MTA calls House budget plan a “mixed bag” for public education

MTA President Paul Toner described the House Ways and Means proposed fiscal year 2014 budget as “a mixed bag” for public education and “a tremendous loss for low-income children compared to the governor’s budget proposal.” The bright spot in the House budget plan is a proposed 8 percent increase in spending on public higher education.

The MTA represents 110,000 preK-12 teachers, education support professionals and public higher education faculty and staff in Massachusetts and advocates for adequate spending for early childhood education, public schools and public higher education institutions.

“The governor’s budget placed a high priority on public education, and he proposed fair and reasonable tax increases to pay it,” said Toner. “By rejecting a more ambitious revenue plan in favor of a smaller tax increase targeted to transportation only, the House has missed a great opportunity to advance a vision for an excellent 21st century system of public education, from preschool through graduate school.”

Early Education and Care

Toner described the House spending plan for Early Education and Care as “a big disappointment that shortchanges low-income children and will cost us all more down the road.”
The House plan allocates $17 million less for EEC services than had been approved in the original FY13 budget, despite a waiting list of
30,000 low-income children. The House plan is also $148 million lower than the governor had asked for. The governor’s budget called for making preschool services available to all low-income 4-year-olds in the state.
“Quality preschool that is available to all is extremely important for making sure students arrive at kindergarten ready to learn,” Toner said. “Our classroom teachers know what study after study has shown – that every dollar spent on early education leads to many dollars saved by not having to pay for future remedial education programs, social services and incarcerations.”

Public Schools
Toner described the House spending proposal for public schools as a “modest improvement” for K-12 students, though far short of the governor’s more ambitious plan.
Total spending on K-12 public schools is about $79 million higher under the House plan compared to the amount allocated in the fiscal year 2013 budget. That increase includes a $107 million hike in Chapter 70 local aid that will keep all districts at their “foundation” levels of spending and guarantee a minimum of $25 more per student.
However, the Chapter 70 line item is $117 million less than the governor budgeted, and overall education spending in the House plan is $140 million less than in the governor’s plan.
Even compared to the budget for the current fiscal year, the House plan would make significant reductions in several education programs and services, including career academies in Gateway Cities, Adult Basic Education, early intervention literacy tutoring, the METCO program, alternative education programs and charter school reimbursements. The House budget also rejects the governor’s proposed funding of expanded learning time for middle school students in the Gateway Cities.
“Middle school years are difficult in all districts,” said Toner. “They are especially challenging for students in low-income communities that may not have many affordable enrichment activities available for students.” Under the ELT program that the governor wanted to expand, the school day is lengthened by nearly two hours and the additional time is used to provide students with enrichment programs, including art and music, and with personalized academic instruction. Extra time is also used to give teachers more common planning time.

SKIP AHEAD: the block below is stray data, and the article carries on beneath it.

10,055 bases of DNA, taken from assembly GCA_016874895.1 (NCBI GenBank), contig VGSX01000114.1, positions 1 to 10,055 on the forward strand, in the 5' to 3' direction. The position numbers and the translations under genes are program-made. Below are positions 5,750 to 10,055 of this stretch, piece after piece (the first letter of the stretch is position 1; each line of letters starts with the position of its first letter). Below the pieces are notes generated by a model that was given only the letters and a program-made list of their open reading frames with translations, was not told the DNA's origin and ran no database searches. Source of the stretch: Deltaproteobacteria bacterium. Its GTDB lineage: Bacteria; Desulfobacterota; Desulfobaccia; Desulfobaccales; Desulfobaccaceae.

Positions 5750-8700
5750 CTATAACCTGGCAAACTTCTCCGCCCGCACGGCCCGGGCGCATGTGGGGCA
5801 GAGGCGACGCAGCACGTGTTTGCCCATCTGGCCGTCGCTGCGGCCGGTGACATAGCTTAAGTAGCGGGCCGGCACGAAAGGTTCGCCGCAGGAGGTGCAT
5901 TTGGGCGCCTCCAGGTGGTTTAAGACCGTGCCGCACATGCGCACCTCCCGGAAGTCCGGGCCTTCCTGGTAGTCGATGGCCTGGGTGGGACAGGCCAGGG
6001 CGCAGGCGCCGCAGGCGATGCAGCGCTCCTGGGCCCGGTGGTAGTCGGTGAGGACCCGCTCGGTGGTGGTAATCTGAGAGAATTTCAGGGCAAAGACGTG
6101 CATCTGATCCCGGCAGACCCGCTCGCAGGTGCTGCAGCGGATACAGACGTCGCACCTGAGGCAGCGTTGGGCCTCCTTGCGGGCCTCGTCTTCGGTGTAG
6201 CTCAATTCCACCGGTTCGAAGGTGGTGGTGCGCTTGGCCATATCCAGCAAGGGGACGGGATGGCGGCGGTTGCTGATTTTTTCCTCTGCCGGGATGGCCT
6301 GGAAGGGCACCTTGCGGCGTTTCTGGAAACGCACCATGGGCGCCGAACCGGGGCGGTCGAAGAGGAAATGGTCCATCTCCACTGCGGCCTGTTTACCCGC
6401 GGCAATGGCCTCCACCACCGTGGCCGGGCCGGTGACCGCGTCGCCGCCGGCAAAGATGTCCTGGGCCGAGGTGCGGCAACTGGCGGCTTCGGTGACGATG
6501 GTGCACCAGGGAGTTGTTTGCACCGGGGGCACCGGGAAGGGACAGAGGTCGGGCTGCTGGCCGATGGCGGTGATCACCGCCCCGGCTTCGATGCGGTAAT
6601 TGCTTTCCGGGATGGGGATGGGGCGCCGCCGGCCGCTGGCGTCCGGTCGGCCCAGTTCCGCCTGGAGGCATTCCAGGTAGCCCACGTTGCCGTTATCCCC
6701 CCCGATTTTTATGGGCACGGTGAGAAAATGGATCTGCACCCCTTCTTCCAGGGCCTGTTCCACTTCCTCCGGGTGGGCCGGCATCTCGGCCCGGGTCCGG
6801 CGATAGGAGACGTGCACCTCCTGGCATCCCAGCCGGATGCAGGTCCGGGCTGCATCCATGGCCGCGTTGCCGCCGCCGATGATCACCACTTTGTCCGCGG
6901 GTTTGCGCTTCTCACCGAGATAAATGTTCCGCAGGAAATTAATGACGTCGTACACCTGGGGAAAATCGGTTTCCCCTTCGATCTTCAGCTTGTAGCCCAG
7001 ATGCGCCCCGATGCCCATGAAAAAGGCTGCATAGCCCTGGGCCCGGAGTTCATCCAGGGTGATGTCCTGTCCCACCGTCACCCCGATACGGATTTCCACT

“We do appreciate that K-12 education has been squeezed but not decimated while the economy has floundered,” said Toner. “That said, we believe our state is in a good position right now to take education to the next level and really narrow the achievement gaps. The governor’s plan would move us in that direction better than the House proposal.”

Public Higher Education
Toner said the House plan for higher education is mostly “good news” for students, faculty and staff on the state’s campuses.
“State spending on public higher education has been cut significantly since 2001, so the plan to increase spending in the coming year is a welcome change,” Toner said.
The House plan would increase public higher education spending overall by about 8 percent. That includes a $35 million increase for UMass, a $24 million increase for the state universities and a $35 million increase for the community colleges compared to FY13. Contractual pay raises are included in this funding.
As a result of the increases, tuition and fees would be frozen at most, if not all, public higher education campuses. There would be a two-year freeze at the University of Massachusetts.
On the down side, the House plan rejects the governor’s proposed $112 million increase in scholarship funding for students; instead, the House budget would maintain scholarship funding at the same level as in the current fiscal year.
“Too many students are dropping out or graduating with a lot of debt,” Toner said. “The students have made a compelling case for more need-based aid that the House budget does not address.”
Toner concluded by saying that the MTA will continue to press for the revenue increases needed to make sure Massachusetts preschools, public schools and public colleges are “second to none” and provide opportunities for all students, regardless of where they live or how much their parents earn.

For additional analysis of the FY14 budget proposed by the House Ways and Means Committee, visit the Mass Budget and Policy Center.